Researchers at Cornell University are developing a system to connect camera robots, drones, and smart cameras so they can share information easily and interpret the details they see.
The machines could do jobs too dangerous for humans, such as disposing of landmines, cleaning up after a nuclear meltdown, or surveying hurricane or flood damage, Cornell's report said.
"Once you have robots that cooperate, you can do all sorts of things," said Killian Weinberger, one of the project's collaborators.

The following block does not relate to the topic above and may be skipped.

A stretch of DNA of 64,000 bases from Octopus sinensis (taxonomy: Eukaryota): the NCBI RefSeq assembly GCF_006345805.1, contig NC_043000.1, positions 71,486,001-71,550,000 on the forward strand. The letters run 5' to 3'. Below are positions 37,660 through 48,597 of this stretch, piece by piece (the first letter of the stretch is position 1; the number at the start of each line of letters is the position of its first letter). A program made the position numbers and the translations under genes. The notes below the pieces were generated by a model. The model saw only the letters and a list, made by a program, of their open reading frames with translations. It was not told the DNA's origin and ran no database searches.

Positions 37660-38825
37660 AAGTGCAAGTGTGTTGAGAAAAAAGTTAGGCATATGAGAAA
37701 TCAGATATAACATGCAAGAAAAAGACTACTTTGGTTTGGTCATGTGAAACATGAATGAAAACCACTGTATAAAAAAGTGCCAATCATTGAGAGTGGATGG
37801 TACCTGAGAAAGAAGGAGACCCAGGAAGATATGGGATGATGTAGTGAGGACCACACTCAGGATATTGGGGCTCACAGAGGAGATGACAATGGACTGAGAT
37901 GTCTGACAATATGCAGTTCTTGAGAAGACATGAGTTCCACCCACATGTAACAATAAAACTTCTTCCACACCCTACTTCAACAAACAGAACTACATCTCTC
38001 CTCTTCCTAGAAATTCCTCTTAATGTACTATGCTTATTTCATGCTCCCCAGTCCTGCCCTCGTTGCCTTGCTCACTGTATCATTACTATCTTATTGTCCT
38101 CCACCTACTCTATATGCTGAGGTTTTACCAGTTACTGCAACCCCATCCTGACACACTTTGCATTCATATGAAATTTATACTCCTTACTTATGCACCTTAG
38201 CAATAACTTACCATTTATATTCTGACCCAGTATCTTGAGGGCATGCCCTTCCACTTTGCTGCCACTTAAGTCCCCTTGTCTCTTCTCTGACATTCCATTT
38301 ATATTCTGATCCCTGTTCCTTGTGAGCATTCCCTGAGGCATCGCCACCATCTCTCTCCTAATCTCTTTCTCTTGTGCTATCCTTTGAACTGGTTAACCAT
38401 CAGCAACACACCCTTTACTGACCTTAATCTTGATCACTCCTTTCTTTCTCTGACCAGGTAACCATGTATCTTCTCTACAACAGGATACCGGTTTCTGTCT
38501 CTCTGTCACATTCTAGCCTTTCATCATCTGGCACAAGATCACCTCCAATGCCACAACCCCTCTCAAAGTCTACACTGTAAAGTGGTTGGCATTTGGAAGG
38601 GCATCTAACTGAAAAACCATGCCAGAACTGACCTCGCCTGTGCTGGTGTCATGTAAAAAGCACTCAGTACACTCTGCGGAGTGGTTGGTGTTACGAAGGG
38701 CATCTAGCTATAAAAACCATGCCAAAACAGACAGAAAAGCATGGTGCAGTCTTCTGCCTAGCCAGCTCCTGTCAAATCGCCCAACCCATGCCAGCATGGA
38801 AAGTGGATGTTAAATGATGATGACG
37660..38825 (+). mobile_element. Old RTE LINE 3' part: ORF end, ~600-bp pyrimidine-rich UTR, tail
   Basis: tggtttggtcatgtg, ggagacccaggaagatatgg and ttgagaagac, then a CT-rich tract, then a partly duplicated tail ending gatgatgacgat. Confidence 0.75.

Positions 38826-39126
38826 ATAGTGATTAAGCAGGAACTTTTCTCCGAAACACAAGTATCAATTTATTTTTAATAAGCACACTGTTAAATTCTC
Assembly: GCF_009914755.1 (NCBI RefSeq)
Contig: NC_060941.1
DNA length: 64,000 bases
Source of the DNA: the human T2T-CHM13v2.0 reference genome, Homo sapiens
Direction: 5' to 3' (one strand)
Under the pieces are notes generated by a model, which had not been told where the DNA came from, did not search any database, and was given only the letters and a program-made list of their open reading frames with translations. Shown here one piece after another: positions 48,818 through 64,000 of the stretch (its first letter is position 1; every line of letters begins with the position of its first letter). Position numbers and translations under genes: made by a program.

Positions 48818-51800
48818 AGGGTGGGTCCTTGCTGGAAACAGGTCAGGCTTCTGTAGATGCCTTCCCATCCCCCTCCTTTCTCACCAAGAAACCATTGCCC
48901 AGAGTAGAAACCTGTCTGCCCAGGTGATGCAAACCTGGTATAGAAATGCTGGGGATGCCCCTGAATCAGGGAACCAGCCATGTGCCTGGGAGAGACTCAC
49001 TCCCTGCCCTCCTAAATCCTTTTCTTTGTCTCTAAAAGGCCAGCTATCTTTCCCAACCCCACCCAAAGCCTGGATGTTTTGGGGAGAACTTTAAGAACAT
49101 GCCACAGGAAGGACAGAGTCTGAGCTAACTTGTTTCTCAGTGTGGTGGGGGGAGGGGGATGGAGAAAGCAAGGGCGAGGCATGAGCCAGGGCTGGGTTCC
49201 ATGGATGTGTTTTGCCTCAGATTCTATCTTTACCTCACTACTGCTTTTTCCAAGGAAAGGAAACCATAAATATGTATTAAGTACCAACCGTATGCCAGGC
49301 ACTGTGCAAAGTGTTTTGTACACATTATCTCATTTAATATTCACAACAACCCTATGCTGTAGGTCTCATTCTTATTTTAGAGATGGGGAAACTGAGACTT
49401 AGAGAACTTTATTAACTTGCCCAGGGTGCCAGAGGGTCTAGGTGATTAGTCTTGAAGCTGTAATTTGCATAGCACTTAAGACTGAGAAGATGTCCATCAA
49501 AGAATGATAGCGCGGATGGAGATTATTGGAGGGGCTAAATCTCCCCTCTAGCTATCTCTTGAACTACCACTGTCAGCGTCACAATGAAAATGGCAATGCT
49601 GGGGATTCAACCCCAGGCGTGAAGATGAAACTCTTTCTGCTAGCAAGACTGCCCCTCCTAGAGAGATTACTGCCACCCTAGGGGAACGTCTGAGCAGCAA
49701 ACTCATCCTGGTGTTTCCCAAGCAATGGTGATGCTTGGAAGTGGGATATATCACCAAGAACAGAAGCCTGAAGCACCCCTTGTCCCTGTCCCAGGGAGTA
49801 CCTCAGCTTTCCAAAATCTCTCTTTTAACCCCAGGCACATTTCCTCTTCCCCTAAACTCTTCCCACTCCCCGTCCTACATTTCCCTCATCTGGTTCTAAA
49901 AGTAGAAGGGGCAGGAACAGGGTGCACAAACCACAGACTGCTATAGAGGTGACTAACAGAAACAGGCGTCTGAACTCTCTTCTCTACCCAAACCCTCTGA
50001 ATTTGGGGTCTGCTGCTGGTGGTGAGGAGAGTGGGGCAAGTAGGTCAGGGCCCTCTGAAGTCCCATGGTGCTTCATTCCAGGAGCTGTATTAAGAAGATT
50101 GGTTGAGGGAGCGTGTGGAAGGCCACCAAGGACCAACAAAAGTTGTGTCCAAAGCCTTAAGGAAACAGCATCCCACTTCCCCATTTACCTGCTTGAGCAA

"We are trying to teach robots to follow things of interest, like people, cars, and animals, and to reason about what they are seeing, what kind of activity is happening, and what the agent might be doing next," Silvia Ferrari, the research team's leader, told Recode.
Making the robots more autonomous is the goal, Ferrari added.
Roving robot surveillance is still a work in progress, with a lot of work left to do, Ferrari said. A working demonstration should be ready sometime in the next three years, Recode reported.
Early tests will happen on the Cornell campus, using research robots to use surveillance on crowded areas, the report said.
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